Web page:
Ganglia Hierarchical Deployment

Introduction

This page aims to provide a generic understanding of how the distributed monitoring system Ganglia works and how can one deploy it, considering the working environment.This information can be faced as a deployment guide where many deployment possibilities will be considered, analyzed and explained.

To be more objective, this document will address mostly a working environment based on cloud infrastructures (private cloud, public clouds, hybrid clouds...).

NOTE: please bare in mind that this page is not trying to replace any of the official documentation, which can be found in Ganglia's Website. Therefore it is assumed that the user already has a basic understanding of what Ganglia is and what is it for.

NOTE 2: all the technical references made in this document are meant to be understood within a Linux based environment.

Before starting

NOTE: Legend of colors for the examples:

GRAY background for the commands to execute  (cut&paste)

GREEN background for the output sample of the executed commands

BLUE background for the configuration files (cut&paste)

Setting up Ganglia

In a few words, Ganglia is a monitoring system based on a headnode-node relationship. In technical terms, Ganglia uses the monitoring daemon gmond in the nodes to report their metrics back to the Ganglia meta daemon gmetad in the headnode. Then, on the headnode, all the data is pulled from the gmonds at regular intervals, saved in a Round-Robin Database (RRD) and displayed in real-time through Ganglia's web front-end (which is available at hostname.domain/ganglia).

Installation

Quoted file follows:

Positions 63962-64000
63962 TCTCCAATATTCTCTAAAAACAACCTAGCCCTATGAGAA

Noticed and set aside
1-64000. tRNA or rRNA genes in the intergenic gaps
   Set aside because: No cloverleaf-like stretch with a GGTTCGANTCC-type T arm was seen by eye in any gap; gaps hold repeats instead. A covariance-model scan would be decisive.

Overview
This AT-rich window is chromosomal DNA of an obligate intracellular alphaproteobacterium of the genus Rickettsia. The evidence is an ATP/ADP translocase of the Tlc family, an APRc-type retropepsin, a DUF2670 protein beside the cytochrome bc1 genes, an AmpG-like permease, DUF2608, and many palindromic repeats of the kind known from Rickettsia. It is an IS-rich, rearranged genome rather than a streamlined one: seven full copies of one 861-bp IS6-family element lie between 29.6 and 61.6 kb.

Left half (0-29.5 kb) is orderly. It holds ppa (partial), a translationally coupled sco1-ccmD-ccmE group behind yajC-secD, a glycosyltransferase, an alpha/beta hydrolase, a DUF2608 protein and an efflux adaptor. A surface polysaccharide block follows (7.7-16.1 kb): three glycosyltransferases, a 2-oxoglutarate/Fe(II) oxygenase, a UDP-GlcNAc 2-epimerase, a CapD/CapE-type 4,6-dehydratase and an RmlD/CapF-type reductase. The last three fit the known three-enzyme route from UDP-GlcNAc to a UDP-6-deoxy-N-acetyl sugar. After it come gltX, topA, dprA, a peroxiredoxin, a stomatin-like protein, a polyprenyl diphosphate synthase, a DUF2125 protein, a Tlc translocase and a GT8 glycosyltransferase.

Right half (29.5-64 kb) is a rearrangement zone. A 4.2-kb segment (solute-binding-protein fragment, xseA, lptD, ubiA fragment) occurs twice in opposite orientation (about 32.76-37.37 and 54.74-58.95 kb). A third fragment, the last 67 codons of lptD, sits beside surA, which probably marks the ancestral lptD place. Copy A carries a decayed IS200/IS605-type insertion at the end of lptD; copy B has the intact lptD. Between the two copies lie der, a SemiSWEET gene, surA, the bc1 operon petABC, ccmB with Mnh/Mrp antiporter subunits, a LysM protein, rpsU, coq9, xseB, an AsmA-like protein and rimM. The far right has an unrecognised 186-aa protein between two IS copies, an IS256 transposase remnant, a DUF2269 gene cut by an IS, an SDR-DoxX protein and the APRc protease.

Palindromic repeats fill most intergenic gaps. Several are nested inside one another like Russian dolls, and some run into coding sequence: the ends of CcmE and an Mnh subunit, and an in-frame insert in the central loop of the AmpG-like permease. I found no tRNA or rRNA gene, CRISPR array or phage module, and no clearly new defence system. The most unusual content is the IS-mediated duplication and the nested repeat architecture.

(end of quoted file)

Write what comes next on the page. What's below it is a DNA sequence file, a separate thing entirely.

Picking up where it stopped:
Independently of the chosen deployment, the Ganglia installation will always be the same both in the headnode and workernodes. Only its configuration will change afterwards.

Headnode Installation

For a generic installation of the collector node, here's what's needed:

#!/bin/bash

yum -y install ganglia ganglia-gmond httpd php ganglia-gmetad ganglia-web

# Modify Apache configuration to define incoming accesses to the web-frontend
sed -i "s/<\/Location>/ Allow from cern.ch\n <\/Location>/g" /etc/httpd/conf.d/ganglia.conf

# Configuring the firewall might be needed, mostly for Apache. This depends on the system's local configurations
# If the headnode is within a private network and the nodes are outside, public firewall authorizations are needed as well

setsebool httpd_can_network_connect 1

chkconfig gmond on

service httpd restart
service gmond restart
service gmetad restart

Node Installation

For the nodes the installation is simpler:

#!/bin/bash

yum -y install ganglia ganglia-gmond

chkconfig gmond on

service gmond restart

Configuration

When it comes to configuring gmond and gmetad it will all depend on how is our system distributed. This system distribution and the way Ganglia is configured will then define how the final system is layered and therefore its hierarchy. Let's evaluate and enumerate the main characteristics of the most common Ganglia distribution layouts.

Standard (multicast)

Multicast_cfg.png

Red

= UDP connections

Blue

= TCP connections

This is Ganglia's default layout. The standard gmond installation (as stated above) will provide this multicast broadcasting mechanism between VM's by default. While gmond uses multicast channels in a peer-to-peer way, gmetad pulls the XML description from Ganglia data sources (normally these data sources are one or more VM's within the same pool) via XML over unicast routes. In this case there's only the need to change gmetad configuration in the headnode. This is done through the file /etc/ganglia/gmetad.conf. Open this file